DAVID SUTTON: The primary feeling I've had through this experience, particularly early on, was around the uncertainty and people will remember were schools going to close, were they going to open, how much was this pandemic going to get into the community and so on. That uncertainty I have found really taxing and exhausting but then I had other moments where I felt the calmness and the confidence that I had this and we've got great teams here and such a committed staff. So I was waxing and waning between those things and I found that quite tiring. In order to get through it, when I did have that gap and had those moments where I felt like we're standing on that precipice, I actually went into a bit of that self talk. A lot of my self talk is around gratitude and optimism. We as a community have a lot of challenges around the socioeconomic make up of the community and lots of families do it really hard but the flipside of that is we've got a lot of strength in the community, so I really tried to take that strengths based approach and feed back to the community about how well we were tracking. So I think around self talk, looking for moments to be grateful and asking the staff to do the same, to find moments in their day to be grateful.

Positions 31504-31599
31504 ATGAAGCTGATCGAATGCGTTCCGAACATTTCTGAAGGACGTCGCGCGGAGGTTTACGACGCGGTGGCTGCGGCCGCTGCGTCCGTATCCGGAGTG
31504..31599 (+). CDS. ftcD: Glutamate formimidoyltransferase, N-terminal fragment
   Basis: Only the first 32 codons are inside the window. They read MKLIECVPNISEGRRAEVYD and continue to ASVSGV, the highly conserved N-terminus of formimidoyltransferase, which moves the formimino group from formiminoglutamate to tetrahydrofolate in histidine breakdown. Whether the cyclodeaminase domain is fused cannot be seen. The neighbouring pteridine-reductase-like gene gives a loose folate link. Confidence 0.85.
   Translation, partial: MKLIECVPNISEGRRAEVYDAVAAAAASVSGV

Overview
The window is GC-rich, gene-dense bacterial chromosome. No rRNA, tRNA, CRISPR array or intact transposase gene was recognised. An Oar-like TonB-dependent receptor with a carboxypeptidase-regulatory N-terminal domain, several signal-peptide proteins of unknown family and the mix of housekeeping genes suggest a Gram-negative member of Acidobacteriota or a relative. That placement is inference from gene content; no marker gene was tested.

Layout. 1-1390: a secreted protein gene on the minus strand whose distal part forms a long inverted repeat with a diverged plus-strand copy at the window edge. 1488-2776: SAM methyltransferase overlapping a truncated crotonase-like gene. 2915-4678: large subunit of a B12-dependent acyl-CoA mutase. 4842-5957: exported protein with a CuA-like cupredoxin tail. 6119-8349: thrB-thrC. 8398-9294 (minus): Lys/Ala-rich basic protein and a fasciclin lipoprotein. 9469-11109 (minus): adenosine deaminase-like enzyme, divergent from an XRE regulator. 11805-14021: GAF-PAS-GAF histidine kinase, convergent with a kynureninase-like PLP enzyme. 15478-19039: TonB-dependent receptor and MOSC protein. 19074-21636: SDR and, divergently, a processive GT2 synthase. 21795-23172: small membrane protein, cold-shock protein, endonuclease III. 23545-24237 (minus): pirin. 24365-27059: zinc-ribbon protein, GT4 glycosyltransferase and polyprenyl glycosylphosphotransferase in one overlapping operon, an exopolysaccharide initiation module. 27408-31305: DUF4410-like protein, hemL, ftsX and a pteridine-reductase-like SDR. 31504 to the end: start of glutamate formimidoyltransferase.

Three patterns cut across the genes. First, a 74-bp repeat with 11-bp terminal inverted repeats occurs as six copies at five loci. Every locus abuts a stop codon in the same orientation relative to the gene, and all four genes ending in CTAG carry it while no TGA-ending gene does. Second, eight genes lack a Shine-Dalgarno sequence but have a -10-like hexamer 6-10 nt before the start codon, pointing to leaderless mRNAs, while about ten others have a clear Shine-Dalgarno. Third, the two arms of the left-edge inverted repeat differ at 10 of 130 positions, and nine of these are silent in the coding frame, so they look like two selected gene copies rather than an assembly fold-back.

We had, like other parts of Australia, the most divine autumn up here in central Victoria. It's normally good but this year was very special, and the incongruity of the pandemic against this beautiful weather, I tried to shift to look at what we've got to be grateful for.
DR BEN PALMER: Absolutely. Fantastic. And what we heard there from David was not only sometimes when there's gaps but the strategies you took to try to close that gap and to bring that authenticity to the feelings that you've been expressing. We also picked up, of course, when you were talking earlier about projecting kind and gentle, being really intentional around those particular feelings, which sound to me really fit for purpose. So thank you.